We have extensive experience in respect of all types of personal injuries. We are regulated by the Incorporated Law Society of Ireland and we aim to deal with all matters to the highest legal standards.


If you were the driver of a motor vehicle, a passenger, a motorcyclist, a pillion passenger, a pedestrian, a cyclist or if you had an accident at work or in a public place you may have grounds to make a claim provided the accident occurred not more than two years prior to the date of the accident.


A minor or infant who is under the age of eighteen can issue proceedings in the name of a “next friend” who is usually a parent of the child. The proceeds of any settlement or award are lodged into Court until such time at the child attains the age of 18 years. In certain circumstances, applications can be made for payment out of Court for part of the settlement or award. The two year limitation period runs once an individual has attained eighteen years of age. Anyone under eighteen years of age who has had an accident has until their twentieth birthday to make a claim regardless of the date of the accident. However, it is wise to institute a claim earlier rather than later in order that witnesses memories do not become ‘stale’ as time progresses.


Each case depends on its own circumstances. Straightforward claims can generally be resolved between a few months and a year. Serious injuries take longer but we will advise you. It is necessary to assess the full extent of your injuries and for more serious accidents this can take substantially longer. Whatever your situation, we will advise you as to the appropriate course of action. We will always act in your best interests.


If you have grounds to make a claim we will handle all the paperwork. We will advise you if you need to attend independent medical experts or the other other party’s medical experts. You should obtain and keep all receipts in respect of out of pocket expenses such as hospital, medical, therapeutic, travel and chemists bills etc.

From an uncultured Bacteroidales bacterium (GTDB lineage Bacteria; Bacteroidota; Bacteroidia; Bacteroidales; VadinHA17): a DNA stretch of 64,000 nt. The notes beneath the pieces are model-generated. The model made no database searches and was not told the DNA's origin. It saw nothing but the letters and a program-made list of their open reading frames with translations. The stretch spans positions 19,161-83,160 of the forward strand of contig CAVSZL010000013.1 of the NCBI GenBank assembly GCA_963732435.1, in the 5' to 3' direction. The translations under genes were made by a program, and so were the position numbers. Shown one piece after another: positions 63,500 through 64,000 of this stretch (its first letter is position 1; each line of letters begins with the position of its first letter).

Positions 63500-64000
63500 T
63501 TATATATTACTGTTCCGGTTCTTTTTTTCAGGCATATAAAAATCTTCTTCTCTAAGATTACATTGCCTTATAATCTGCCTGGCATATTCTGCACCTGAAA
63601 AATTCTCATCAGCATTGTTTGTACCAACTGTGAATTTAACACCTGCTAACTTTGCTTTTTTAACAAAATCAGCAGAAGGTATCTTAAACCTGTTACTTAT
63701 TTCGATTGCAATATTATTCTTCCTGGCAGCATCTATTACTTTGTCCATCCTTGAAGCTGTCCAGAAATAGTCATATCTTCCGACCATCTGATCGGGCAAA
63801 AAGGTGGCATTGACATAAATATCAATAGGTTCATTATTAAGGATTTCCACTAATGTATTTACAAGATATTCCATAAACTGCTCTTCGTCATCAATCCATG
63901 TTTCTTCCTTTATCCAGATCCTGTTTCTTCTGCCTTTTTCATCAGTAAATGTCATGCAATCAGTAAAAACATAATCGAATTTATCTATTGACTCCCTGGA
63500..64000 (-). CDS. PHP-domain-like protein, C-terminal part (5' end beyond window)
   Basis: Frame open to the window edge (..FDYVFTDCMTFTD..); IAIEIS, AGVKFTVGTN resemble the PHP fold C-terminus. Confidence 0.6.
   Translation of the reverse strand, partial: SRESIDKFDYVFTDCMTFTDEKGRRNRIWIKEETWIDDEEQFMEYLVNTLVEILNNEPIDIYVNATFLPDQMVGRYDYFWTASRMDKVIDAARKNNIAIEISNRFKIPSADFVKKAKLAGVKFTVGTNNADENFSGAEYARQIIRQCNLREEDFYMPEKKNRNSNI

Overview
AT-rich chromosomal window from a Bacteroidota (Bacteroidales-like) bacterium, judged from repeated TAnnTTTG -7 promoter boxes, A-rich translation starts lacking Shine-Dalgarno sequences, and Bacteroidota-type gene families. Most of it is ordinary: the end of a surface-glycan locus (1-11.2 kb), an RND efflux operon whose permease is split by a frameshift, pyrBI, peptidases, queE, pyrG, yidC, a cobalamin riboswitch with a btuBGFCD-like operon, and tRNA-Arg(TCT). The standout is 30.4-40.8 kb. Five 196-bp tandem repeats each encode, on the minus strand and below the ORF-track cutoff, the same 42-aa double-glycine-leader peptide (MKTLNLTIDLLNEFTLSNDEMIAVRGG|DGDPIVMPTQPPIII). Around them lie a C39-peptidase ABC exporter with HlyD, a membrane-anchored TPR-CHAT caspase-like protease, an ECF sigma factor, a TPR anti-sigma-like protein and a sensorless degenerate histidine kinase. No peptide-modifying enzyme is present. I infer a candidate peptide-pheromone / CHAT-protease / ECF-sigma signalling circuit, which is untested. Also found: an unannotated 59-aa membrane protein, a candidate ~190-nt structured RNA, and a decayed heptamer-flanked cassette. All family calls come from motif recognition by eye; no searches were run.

Claims in respect of injuries caused by uninsured or unidentified vehicles are dealt with by the Motor Insurers Bureau of Ireland ( M.I.B.I ). If the offending vehicle cannot be traced or is uninsured, compensation for personal injury may be payable, subject to liability. However, compensation for property damage will not always be payable. The M.I.B.I will pay for damage to the insured’s vehicle if the damage exceeds €500 and if compensation has been paid for’substantial personal injuries’ involving a hospital stay of five days or more. An excess of €220 applies if the offending vehicle is uninsured or stolen. We have extensive experience dealing with such claims.


If we are to act on your behalf, we will need a copy of your driving licence or passport together with a utility bill such as a telephone or electricity bill. These documents are necessary to provide proof of identification and address. We will advise you of any medical reports that are required and what other documents may be necessary as your case progresses.


Who will know I am making a claim ? Details of your claim are treated in the strictest confidence. Only the party you are claiming against will be aware of your claim. The vast majority of cases are settled. However, if your matter proceeds to a full hearing your case will be held in open Court.


Each case will depend on its own circumstances. Damages are the only means of compensation and as such are an attempt to place the claimant in the position he would have been had the injury not occurred. Damages are categorised as general and special damages. General damages are usually composed of compensation for pain and suffering, but can also include damages for shortened life expectancy or quality of life. The compensation you will therefore receive in respect of general damages will depend on the nature and extent of your injuries and how your normal day to day activities have been affected.

Special damages relate to monetary expenses incurred and consequential losses which flow from the tort (civil wrong). The following are examples of special damages

  • Car repair costs
  • Car hire
  • Loss of earnings to date and into the future
  • Medical expenses
  • Therapeutic expenses
  • Care costs
  • Equipment aids
  • Travel expenses

We will always seek to reach a negotiated settlement but will issue Court proceedings if we believe this is necessary to ensure our client receives a fair and correct amount of compensation. Securing the best possible outcome for our clients is our priority. If you would like an assessment of your case please click here.

It is prohibited to calculate fees as a percentage or proportion of the settlement or award.


As soon as practicable after receiving instructions from you, we shall furnish you with details of actual charges or we shall provide you with an estimate of charges. Where this is not possible, as is the situation at the beginning of any litigation case, we shall provide you with the basis on which charges are calculated which are as follows :

  • the complexity of the matter
  • the difficulty or novelty of the questions raised
  • the skill, labour, specialised knowledge and responsibility involved